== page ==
The leaves contain oxalic acid, which gives them their sharp flavour. Perfectly all right in small quantities, the leaves should not be eaten in large amounts since oxalic acid can bind up the body's supply of calcium leading to nutritional deficiency. The quantity of oxalic acid will be reduced if the leaves are cooked. People with a tendency to rheumatism, arthritis, gout, kidney stones or hyperacidity should take especial caution if including this plant in their diet since it can aggravate their condition
Leaves - raw or cooked
. Use in moderation, see notes at top of sheet. Powerfully and most agreeably acid, the leaves can be used to make a conserve, its flavour resembling green tea
A yellow dye is obtained by boiling the whole plant
There are no medicinal uses listed for Oxalis montana.
Seed - best sown as soon as ripe in a cold frame. Prick out the seedlings into individual pots when they are large enough to handle and plant them out in late spring or early summer.
Division in spring. Larger divisions can be planted out direct into their permanent positions. We have found that it is better to pot up the smaller divisions and grow them on in light shade in a cold frame until they are well established before planting them out in late spring or early summer.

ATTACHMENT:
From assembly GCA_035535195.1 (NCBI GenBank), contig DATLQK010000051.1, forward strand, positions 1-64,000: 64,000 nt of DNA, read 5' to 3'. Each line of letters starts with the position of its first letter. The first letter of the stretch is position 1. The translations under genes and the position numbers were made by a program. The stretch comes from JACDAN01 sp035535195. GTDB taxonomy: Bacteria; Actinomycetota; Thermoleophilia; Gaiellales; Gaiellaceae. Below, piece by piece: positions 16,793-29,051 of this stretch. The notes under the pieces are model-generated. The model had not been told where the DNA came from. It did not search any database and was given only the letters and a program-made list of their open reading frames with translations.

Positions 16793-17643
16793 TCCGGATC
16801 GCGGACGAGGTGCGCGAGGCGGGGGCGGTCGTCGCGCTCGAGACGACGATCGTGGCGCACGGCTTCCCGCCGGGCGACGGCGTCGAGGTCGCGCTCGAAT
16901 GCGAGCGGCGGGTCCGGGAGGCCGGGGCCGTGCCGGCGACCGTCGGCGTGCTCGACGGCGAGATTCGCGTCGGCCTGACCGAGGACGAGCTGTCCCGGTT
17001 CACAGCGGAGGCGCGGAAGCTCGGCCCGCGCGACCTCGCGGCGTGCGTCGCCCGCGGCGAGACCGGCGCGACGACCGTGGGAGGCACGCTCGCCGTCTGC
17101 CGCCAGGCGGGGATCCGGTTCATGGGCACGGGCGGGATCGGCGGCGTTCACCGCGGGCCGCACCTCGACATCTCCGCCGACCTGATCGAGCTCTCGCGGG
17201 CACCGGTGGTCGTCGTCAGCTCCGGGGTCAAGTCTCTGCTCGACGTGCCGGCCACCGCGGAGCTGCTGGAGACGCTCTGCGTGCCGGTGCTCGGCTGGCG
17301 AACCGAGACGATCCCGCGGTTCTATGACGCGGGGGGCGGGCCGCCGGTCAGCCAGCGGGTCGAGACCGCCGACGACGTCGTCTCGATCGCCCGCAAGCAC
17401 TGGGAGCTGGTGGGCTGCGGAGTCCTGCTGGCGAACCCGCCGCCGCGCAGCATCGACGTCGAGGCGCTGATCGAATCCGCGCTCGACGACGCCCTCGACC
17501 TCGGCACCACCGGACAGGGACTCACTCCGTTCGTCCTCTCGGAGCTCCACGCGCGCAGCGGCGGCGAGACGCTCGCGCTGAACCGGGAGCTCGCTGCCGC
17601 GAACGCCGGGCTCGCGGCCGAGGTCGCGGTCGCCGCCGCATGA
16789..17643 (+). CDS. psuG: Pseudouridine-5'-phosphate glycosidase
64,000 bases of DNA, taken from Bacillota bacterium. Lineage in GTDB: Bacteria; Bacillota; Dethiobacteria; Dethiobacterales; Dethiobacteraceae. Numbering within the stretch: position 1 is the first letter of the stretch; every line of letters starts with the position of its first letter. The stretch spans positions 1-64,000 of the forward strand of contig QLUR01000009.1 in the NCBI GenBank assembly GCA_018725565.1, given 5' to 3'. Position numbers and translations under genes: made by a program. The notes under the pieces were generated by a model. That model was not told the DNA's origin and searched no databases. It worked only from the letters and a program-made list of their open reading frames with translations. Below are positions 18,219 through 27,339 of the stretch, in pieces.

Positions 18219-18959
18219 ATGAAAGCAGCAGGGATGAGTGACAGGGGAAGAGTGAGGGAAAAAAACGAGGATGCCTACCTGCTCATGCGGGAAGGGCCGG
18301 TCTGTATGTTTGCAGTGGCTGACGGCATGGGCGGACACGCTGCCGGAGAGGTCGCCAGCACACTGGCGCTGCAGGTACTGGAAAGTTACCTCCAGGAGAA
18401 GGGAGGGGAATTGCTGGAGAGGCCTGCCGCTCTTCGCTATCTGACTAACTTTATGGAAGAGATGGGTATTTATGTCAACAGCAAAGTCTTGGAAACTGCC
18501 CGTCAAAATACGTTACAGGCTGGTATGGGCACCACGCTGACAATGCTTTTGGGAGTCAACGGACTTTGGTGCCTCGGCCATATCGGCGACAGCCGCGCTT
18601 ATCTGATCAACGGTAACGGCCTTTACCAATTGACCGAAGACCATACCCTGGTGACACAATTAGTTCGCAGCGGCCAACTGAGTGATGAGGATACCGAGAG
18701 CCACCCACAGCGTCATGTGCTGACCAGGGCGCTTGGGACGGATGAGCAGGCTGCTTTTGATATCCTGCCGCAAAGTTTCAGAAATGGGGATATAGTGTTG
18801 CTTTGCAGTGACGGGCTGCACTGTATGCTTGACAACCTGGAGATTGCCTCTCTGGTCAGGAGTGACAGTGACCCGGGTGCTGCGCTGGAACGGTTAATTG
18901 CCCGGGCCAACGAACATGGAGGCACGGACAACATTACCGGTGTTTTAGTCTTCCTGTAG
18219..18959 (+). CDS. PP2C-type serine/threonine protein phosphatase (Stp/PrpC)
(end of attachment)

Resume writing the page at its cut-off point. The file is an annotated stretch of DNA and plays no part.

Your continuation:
Practical Plants is currently lacking information on propagation instructions of Oxalis montana. Help us fill in the blanks! Edit this page to add your knowledge.
We have almost no information on this species and do not know if it will be hardy in Britain, though judging by its native range it should succeed in most parts of the country. It is likely to prefer a semi-shaded position in a moist light well-drained soil.
Problems, pests & diseases
Associations & Interactions
There are no interactions listed for Oxalis montana. Do you know of an interaction that should be listed here? edit this page to add it.
Polycultures & Guilds
There are no polycultures listed which include Oxalis montana.
This table shows all the data stored for this plant.
Material uses & Functions
Native Climate Zones
Adapted Climate Zones
Native Geographical Range
Root Zone Tendancy
? Bown. D. Encyclopaedia of Herbs and their Uses. Dorling Kindersley, London. ISBN 0-7513-020-31 (1995-00-00)
? 2.02.1 Rosengarten. jnr. F. The Book of Edible Nuts. Walker & Co. ISBN 0802707699 (1984-00-00)
? 3.03.1 Coffey. T. The History and Folklore of North American Wild Flowers. Facts on File. ISBN 0-8160-2624-6 (1993-00-00)
? 4.04.1 Moerman. D. Native American Ethnobotany Timber Press. Oregon. ISBN 0-88192-453-9 (1998-00-00)
? Fernald. M. L. Gray's Manual of Botany. American Book Co. (1950-00-00)